By Rupal Thanawala
Erica worked for a utility company and received a racial slur as the temporary password for her online account. She clicked the “forgot password” link and her temporary password was “n****.” The energy company took corrective actions and provided a public apology.
Google has the ability to tag images, using photo comparison, big data and artificial intelligence methods. Mr. X’s African American friends were incorrectly labeled as “gorillas.” Google has made multiple changes to the algorithm to fix the error.
In May 2016, Microsoft launched Tay, a software bot that can chat with users and provide responses to the questions or make comments, on Twitter. Within 16 hours of its launch it was pulled down for automatically posting unrelated discriminating and hateful responses. Tay was decommissioned for good.
Mr. Y waved his hand unsuccessfully multiple times under an automatic hand soap dispenser whereas another machine would work for a Caucasian patron. The poor-quality sensors were replaced to sense people with all skin colors.
There are over four billion social media accounts. And there are over five billion mobile phone users, and that number is growing at a faster pace than any other consumer products. From registering for the grocery membership card to applying for a job, we interact voluntarily or involuntarily with so many gadgets and share our personal information such as name, location, picture, gender, race, income and so much more. It is a new way of life and often it is the only we can access certain privileges.
Similar discrimination cases are identified in unethical human resources hiring practices or disproportionate rate for insurance based on a person’s gender, race or zip code.
So, what is the underlying issue here? Machines do not have intelligence. They are powered by human intelligence, and the individuals designing the systems are not taking into consideration the requirements from all the demographics, do not adequately test the product broadly and do not have a diverse design team. To develop an unbiased technology product, we must have an inclusive workforce in the entire lifecycle of the product starting from research, design, development, testing, support, sales and marketing functions.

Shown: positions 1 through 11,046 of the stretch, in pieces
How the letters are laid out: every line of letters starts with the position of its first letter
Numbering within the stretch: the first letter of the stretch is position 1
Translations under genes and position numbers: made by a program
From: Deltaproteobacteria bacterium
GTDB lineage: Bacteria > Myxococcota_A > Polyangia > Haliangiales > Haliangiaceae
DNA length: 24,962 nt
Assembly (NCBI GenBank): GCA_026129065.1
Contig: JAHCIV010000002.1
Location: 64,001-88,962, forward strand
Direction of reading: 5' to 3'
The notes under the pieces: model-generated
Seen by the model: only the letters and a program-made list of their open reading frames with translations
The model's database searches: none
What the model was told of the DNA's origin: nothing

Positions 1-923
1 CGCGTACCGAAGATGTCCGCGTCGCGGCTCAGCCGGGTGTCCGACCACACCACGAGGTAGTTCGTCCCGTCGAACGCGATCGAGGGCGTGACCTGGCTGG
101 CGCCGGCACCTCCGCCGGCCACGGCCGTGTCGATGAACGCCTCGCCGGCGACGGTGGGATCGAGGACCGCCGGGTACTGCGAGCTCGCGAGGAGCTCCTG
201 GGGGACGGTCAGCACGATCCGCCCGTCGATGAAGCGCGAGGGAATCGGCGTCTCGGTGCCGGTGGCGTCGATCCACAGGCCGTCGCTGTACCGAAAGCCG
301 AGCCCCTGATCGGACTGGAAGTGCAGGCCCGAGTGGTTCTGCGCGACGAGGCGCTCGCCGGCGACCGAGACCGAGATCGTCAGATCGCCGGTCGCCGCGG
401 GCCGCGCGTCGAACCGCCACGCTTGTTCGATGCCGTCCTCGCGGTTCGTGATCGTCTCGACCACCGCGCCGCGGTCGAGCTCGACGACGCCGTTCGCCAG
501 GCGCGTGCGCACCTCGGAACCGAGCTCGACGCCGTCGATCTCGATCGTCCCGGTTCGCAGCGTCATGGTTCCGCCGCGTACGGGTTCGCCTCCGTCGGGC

The tech industry is one of the least diverse industries, with African Americans representation of as low as 3-4% although they are the biggest consumers of tech and social media. About 73% of Blacks that use the internet use social media — and 96% of Black internet users are between the ages of 18 to 29. Forty percent of Black internet users age 18 to 29 said they are regular users of Twitter. Black women representation is less than 1% and the tech leadership and entrepreneurship has equally disappointing data. To make tech industry more inclusive is not a “nice to have” but a business imperative and there is no better business case than this.
Let us think beyond challenges and act.
Start early. Introduce tech education to students in as early as elementary school or at the least by middle school. Develop the interest and curiosity when they are young. Let them play and have fun with it.
Encourage and empower. Many minority students are not encouraged to take tech courses in high school or college. On the contrary, they are informed of the different pathways and often discouraged to take those courses. Be a role model to them — if they can see it, they can be it.
Switch the gears. Mid-career professionals can gain skills by learning on the job or taking courses. Many training programs are offered online or at community colleges.
Mentor and empower. Take time and put effort to make them successful. Share the knowledge and guide them through the journey.
Be intentional. Seek the opportunity to transform the landscape and don’t accept status quo.
Technology does not bias, but people do.